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How a Teenager's Code Spawned a $432,500 Piece of Art

WIRED

One Thursday last month, 19-year-old Robbie Barrat woke to a fusillade of messages on his phone. "I was half asleep but saw they all contained the same number," he says. "Then I fell back asleep for a few hours. I didn't really want to believe." The number in those messages was $432,500--the winning bid at Christie's New York on a ghostly portrait created using artificial intelligence, following a recipe Barrat posted online not long after graduating high school.


AI creates 'sexy' nude portraits and the results are horrifying

Daily Mail - Science & tech

An artificially intelligent (AI) machine that creates surreal nude portraits has been built by a teenager in Virginia. AI whiz Robbie Barrat fed a neural network - an AI that functions like the human brain - thousands of naked portraits and then trained it to create its own racy artworks. In a Twitter post, he said the software often paints people as fleshy blobs spouting random tendrils and limbs, adding: 'I wonder if that's how machines see us'. While most of the women in the images appear lumpy and misshapen, some of the subjects closely resemble slender, standing figures. Mr Barrat, who recently graduated high school in West Virginia, said he is currently doing'deep learning interning' for AI computing giant NVIDIA.


How three French students used borrowed code to put the first AI portrait in Christie's

#artificialintelligence

On Thursday, October 25th, Christie's will conduct a very unusual sale. As part of a three-day Prints & Multiples event, it's auctioning off the Portrait of Edmond Belamy, a canvas in a gold frame that shows the smudged figure of what looks like an 18th century gentleman. It's expected to fetch a modest price, somewhere between $7,000 and $10,000, but the artwork's distinguishing feature is that it was "created by an artificial intelligence," says Christie's. "And when it goes under the hammer, [it] will signal the arrival of AI art on the world auction stage." But for members of the burgeoning AI art community, there's another attribute that sets the Portrait of Edmond Belamy apart: it's a knock-off. The print was created by Obvious, a trio of 25-year-old French students whose goal is to "explain and democratize" AI through art.


How three French students used borrowed code to put the first AI portrait in Christie's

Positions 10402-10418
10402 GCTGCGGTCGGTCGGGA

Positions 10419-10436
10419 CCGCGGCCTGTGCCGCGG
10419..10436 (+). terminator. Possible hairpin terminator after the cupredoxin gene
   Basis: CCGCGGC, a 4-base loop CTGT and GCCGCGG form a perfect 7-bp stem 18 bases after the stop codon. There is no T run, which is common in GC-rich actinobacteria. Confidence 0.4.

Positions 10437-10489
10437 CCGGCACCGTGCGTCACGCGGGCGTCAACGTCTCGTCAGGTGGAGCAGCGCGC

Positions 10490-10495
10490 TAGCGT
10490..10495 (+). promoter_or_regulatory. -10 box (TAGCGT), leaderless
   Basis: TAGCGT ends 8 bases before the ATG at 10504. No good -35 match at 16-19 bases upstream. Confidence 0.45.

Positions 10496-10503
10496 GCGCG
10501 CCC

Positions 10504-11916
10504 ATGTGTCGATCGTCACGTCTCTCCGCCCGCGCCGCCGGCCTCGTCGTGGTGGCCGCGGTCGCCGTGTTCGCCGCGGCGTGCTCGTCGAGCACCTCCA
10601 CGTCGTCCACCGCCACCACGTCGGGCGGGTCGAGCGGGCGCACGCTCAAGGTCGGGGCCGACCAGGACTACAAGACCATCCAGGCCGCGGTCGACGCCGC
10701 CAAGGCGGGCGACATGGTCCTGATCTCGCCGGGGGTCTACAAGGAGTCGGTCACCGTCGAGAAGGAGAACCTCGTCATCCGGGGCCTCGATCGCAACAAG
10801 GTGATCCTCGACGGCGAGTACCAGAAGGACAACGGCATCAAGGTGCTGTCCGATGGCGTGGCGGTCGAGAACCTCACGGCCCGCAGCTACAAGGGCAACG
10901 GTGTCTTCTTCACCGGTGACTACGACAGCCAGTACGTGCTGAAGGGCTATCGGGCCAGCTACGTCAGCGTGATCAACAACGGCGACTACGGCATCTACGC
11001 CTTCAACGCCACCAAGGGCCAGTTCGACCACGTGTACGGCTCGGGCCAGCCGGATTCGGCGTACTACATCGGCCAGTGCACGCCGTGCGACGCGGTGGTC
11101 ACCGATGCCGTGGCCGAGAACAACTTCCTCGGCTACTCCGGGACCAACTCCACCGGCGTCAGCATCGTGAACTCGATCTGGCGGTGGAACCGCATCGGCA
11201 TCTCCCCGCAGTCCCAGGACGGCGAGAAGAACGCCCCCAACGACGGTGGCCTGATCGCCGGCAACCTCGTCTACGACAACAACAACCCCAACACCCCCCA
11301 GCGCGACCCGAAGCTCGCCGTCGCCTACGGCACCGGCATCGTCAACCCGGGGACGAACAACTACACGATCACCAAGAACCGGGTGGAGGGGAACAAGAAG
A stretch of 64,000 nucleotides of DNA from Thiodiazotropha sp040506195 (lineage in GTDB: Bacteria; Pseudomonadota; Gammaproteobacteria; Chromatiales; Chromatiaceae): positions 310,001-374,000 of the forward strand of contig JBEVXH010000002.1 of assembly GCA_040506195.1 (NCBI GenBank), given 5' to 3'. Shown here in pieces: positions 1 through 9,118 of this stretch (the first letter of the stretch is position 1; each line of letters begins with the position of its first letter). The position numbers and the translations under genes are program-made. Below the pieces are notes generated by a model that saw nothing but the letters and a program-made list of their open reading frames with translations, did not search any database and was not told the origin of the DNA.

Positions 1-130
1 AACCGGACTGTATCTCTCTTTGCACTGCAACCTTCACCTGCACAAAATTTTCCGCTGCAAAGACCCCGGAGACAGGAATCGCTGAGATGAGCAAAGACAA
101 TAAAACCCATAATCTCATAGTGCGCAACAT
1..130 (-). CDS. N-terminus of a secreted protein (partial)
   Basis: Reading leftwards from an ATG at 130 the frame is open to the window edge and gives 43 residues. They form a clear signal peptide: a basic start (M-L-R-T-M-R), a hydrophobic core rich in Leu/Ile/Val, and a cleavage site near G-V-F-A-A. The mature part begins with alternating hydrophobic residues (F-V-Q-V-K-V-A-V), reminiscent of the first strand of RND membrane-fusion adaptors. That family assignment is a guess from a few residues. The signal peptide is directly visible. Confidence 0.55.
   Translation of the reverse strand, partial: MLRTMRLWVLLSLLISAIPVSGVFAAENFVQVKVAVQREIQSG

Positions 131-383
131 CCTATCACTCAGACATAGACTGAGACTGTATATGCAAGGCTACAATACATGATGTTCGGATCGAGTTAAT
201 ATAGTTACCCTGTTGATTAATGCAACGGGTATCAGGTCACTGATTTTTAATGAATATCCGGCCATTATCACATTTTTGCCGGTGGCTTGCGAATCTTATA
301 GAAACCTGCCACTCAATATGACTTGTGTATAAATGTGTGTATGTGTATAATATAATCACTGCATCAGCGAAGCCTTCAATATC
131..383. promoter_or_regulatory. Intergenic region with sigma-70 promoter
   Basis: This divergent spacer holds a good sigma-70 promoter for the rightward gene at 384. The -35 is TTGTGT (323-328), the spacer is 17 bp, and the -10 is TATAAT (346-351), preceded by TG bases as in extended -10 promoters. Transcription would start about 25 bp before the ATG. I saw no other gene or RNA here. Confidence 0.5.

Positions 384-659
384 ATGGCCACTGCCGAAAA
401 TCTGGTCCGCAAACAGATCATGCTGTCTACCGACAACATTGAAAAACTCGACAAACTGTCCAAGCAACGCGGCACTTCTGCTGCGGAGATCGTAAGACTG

#artificialintelligence

On Friday, October 25th, Christie's will conduct a very unusual sale. As part of a three-day Prints & Multiples event, it's auctioning off the Portrait of Edmond Belamy, a canvas in a gold frame that shows the smudged figure of what looks like an 18th century gentleman. It's expected to fetch a modest price, somewhere between $7,000 and $10,000, but the artwork's distinguishing feature is that it was "created by an artificial intelligence," says Christie's. "And when it goes under the hammer, [it] will signal the arrival of AI art on the world auction stage." But for members of the burgeoning AI art community, there's another attribute that sets the Portrait of Edmond Belamy apart: it's a knock-off. The print was created by Obvious, a trio of 25-year-old French students whose goal is to "explain and democratize" AI through art.


Christie's Is First to Sell Art Made by Artificial Intelligence, But What Does That Mean?

#artificialintelligence

On Thursday, the AI-generated "Portrait of Edmond Belamy" sold for $432,500--some 45 times its estimated value--in a sale trumpeted by Christie's as the first auction to feature work created by artificial intelligence. It's a moment likely to be marked in the timeline of both AI and art history, but what, exactly, does the sale signify? For the AI community, the Verge's James Vincent writes in the days preceding the bidding war, the auction provoked controversy among those who argued that the humans behind the canvas (a trio of 25-year-olds best known as the Paris-based art collective Obvious) relied heavily on 19-year-old Robbie Barrat's algorithms yet failed to sufficiently credit him. If the work was truly authored by this string of numbers and letters, does it matter who built and trained the AI? And, given the relatively blurred, imprecise vision the portrait--which Vulture art critic Jerry Saltz scathingly describes as "100 percent generic"--offers of its dour-looking subject, does "Edmond Belamy" even deserve a place in the art history canon? There are no straightforward answers to these questions.